John Terry said talks over his Chelsea future are ongoing but confirmed he wants to end his career at Stamford Bridge.
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Terry, who made his Chelsea debut in 1998, is out of contract at the end of the season and has yet to reach an agreement over an extension.
However, he told a news conference ahead of the Blues’ Champions League semifinal second leg against Atletico Madrid: “Clearly, I want to stay for the rest of my footballing days.
“At the minute we're in talks and it's ongoing. I'm hoping it gets done. It's down to the club. They know I want to stay.”
Terry, 33, has enjoyed a highly successful season following the return of coach Jose Mourinho, who said earlier this month he was confident a new deal would be agreed.
The centre-back established himself as one of the finest defenders in the world during Mourinho’s first stint at Chelsea, and the Portuguese believes he is back to his best.
“My captain is playing at the same level he was playing when I left Chelsea in 2007, as simple as that,” Mourinho said. “Seven years later, he's playing again at his best. At his best level. It's fair to say that.”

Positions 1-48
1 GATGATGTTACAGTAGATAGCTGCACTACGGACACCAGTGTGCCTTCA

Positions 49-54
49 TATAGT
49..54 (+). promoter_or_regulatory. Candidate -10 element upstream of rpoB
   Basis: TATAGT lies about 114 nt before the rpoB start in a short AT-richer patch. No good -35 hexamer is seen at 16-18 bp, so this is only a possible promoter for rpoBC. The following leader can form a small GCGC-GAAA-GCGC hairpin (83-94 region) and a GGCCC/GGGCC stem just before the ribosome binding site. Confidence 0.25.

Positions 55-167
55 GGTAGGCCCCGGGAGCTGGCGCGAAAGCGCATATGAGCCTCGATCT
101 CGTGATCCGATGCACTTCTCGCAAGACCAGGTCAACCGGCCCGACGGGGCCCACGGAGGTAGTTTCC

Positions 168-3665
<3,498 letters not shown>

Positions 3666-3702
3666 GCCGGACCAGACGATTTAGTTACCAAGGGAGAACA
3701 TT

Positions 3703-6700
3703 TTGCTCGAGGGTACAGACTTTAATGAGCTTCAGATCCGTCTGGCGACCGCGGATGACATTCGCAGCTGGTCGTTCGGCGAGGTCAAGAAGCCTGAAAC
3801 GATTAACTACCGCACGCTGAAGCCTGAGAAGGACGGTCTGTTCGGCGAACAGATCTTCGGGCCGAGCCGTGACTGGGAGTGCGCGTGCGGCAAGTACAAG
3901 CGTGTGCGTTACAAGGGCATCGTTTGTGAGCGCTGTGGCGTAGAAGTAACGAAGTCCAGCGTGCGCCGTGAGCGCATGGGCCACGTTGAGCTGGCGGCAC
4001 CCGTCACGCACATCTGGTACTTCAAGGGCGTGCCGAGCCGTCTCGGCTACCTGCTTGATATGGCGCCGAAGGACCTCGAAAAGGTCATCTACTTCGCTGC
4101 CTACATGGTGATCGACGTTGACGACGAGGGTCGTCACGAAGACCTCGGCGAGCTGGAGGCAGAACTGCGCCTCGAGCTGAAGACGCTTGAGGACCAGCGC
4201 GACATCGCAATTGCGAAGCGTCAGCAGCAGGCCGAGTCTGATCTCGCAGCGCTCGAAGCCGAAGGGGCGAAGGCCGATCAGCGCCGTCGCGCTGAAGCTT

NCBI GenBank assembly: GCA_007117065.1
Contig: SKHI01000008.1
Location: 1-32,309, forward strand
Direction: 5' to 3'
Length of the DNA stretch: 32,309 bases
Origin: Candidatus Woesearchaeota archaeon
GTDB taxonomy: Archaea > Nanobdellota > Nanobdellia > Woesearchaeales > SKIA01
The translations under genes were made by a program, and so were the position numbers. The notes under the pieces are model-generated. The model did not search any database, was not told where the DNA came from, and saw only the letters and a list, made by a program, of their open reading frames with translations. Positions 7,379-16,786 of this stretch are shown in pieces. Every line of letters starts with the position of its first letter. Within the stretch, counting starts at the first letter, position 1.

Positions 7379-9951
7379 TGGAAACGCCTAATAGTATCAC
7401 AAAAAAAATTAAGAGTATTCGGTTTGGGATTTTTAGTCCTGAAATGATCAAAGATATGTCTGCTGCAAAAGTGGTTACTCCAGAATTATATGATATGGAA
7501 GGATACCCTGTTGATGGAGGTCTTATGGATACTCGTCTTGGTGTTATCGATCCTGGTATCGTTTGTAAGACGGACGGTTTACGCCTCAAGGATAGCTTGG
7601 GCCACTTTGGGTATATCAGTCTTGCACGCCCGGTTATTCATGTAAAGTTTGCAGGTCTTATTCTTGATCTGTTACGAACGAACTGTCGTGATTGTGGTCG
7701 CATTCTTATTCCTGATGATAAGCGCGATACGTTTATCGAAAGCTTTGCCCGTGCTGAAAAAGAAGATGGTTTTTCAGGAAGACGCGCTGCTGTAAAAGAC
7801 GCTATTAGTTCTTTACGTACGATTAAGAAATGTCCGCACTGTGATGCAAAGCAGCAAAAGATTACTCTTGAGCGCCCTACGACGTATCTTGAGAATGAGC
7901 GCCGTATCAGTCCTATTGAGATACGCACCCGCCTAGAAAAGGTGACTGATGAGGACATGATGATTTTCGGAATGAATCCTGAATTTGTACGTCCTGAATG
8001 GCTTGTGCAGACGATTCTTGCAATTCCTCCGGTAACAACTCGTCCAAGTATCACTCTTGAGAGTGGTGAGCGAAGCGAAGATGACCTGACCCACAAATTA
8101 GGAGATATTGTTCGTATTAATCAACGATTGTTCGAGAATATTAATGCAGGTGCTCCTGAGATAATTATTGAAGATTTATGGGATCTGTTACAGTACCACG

Terry -- fit to face Atletico after recovering from the ankle injury he sustained during the first leg last week -- credited Mourinho for the role he has played in his revival.
Terry said: “He's very honest and tells you straight -- if you're playing well you'll keep your place. After we played Man United, I got Man of the Match and then got left out of the Munich game [UEFA Super Cup] and felt a bit puzzled by it. He told me the other guys deserved to play because they played in the Europa League final and, as a player, all you can ask for from your manager is honesty.
“When he gives you that, you can't sulk. You have to get on with it, dust yourself down and fight for your place again the next week. That's what he does, not just with me but the whole squad.
“He has the respect of everyone, not only the players, but the staff and everybody at the training ground. He gets that because of his knowledge and the amount of work he puts into the training sessions. He's the first one there in the mornings and often the last to go.
“We love him to bits. We realise he's been very successful for a reason -- he demands 100 per cent every day in training and if you're not giving that he'll let you know. We accept that and we enjoy working with him.”